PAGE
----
Estimate of 4,600 deaths in sharp conflict with official toll of 64, and researchers say new evaluation may be an underestimate, too
The landfall of Hurricane Maria in Puerto Rico last September led to the death of thousands on the island, according to a new study – in sharp conflict with the official government death toll of 64.
The report in the New England Journal of Medicine concludes that as many as 4,600 “excess deaths” occurred in the aftermath of the storm due to failures of medical and other critical infrastructure, and described the official number as “a substantial underestimate”.
Researchers said their fresh evaluation was probably an underestimate, too, owing to problems with communications that persist in the storm’s aftermath. In an enormous range of calculations, they said there is a 95% likelihood the death toll was somewhere between approximately 800 and 8,500 people.
Hurricane Maria, which peaked as a category 5 hurricane just before reaching Puerto Rico, brought devastating winds and catastrophic flooding to the Spanish speaking US territory. In the days, weeks and months that followed, roads and electrical lines were slow to be restored, grinding much of life to a near halt. There were also severe shortages of food and lack of access to potable water in many areas. Governor Ricardo Roselló called the storm “the biggest catastrophe in modern history” for the the island.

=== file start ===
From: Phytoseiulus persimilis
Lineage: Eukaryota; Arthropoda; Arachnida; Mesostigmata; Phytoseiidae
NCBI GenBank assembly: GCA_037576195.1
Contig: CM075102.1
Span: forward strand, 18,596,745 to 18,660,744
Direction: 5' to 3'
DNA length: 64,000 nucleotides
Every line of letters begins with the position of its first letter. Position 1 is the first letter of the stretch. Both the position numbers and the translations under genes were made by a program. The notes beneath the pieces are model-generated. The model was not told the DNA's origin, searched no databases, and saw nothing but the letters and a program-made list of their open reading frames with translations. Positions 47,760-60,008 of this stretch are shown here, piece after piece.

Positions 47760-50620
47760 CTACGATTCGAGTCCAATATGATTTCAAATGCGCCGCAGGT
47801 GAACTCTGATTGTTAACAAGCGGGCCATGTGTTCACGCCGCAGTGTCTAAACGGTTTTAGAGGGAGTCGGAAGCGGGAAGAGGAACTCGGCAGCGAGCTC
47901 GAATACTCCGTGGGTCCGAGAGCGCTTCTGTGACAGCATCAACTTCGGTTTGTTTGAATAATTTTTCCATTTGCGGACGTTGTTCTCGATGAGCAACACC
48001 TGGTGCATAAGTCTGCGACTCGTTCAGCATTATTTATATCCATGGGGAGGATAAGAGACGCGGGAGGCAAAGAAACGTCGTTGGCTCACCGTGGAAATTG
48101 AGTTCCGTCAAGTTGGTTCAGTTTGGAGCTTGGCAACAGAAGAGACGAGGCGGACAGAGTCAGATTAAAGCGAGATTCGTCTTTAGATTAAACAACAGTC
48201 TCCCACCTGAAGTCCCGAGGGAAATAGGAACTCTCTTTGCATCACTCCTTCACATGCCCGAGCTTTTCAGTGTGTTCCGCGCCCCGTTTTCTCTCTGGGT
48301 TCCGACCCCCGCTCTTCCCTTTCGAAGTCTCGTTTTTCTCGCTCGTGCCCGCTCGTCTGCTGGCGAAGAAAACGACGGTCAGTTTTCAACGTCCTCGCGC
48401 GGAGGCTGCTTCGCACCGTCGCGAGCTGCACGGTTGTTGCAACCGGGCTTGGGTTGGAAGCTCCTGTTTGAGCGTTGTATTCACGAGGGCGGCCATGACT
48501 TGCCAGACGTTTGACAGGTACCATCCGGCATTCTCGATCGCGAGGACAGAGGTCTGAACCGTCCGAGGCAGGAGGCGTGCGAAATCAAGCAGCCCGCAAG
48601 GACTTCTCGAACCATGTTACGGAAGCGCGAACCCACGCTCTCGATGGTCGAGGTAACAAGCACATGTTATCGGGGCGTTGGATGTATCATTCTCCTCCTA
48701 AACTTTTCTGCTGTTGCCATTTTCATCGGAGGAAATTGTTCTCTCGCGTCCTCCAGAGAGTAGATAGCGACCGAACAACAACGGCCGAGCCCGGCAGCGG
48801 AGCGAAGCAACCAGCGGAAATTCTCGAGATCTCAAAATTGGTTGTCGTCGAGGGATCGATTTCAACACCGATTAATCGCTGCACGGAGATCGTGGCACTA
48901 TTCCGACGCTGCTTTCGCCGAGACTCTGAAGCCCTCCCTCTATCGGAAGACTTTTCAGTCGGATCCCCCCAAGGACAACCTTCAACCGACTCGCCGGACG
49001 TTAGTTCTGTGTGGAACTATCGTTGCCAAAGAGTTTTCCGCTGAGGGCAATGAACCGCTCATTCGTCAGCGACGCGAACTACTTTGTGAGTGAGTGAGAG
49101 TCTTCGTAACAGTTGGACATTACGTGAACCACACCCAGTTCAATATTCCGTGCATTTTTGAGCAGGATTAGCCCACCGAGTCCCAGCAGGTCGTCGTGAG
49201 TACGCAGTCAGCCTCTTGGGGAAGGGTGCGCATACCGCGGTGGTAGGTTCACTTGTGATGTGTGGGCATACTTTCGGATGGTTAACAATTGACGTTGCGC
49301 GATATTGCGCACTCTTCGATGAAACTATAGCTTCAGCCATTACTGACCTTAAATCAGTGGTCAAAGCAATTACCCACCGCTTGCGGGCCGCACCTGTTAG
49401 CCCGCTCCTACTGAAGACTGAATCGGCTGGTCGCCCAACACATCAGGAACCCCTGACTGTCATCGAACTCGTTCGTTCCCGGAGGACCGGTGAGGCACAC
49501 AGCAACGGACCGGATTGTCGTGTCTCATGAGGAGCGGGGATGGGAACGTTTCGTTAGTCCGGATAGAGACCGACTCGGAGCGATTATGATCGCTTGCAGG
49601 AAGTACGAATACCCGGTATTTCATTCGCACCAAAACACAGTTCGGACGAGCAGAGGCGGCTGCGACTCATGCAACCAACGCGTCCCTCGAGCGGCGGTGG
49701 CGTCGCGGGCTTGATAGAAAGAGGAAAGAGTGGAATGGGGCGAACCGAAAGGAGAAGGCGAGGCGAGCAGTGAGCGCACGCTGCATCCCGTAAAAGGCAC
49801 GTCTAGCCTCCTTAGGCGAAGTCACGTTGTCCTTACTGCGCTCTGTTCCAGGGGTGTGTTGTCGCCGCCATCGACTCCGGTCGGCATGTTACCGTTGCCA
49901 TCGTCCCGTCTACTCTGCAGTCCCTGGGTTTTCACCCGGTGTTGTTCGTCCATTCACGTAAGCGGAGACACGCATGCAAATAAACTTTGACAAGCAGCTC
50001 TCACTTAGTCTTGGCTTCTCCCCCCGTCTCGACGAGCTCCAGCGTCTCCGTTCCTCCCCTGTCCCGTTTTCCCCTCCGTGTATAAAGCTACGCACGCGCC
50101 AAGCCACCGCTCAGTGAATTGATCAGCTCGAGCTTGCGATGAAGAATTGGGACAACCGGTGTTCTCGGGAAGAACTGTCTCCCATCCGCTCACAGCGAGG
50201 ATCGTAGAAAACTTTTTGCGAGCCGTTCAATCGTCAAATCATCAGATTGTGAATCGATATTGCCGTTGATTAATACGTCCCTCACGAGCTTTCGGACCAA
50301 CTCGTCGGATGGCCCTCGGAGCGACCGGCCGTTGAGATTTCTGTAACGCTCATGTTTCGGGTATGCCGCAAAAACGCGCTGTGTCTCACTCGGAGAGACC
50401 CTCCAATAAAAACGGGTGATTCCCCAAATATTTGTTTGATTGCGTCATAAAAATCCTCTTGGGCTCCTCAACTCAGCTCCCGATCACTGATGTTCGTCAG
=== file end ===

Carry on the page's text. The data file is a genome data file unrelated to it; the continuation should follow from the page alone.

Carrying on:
Despite that cataclysmic account from authorities, the official death toll from the storm has remained at just 64. Largely the discrepancy between the two figures has to do with methodology. The government figure accounts for those whose deaths were confirmed by the Institute of Forensic Sciences as directly disaster-related. The new study used baseline mortality figures to calculate “excess deaths”, or loss of life that otherwise would not have occurred if the island hadn’t been plunged into a prolonged humanitarian disaster. Researchers used random household surveys to ask residents about their experiences during the storm and in its aftermath.
The report follows a similar finding from the Center for Investigative Journalism in December which found that the actual death toll on the island in the wake of the storm exceeded 1,000 people. That report found that due to the severing of critical infrastructure, hundreds of vulnerable people died in hospitals and nursing homes from conditions such as diabetes, Alzheimer’s, kidney disease, hypertension, pneumonia and other respiratory diseases.
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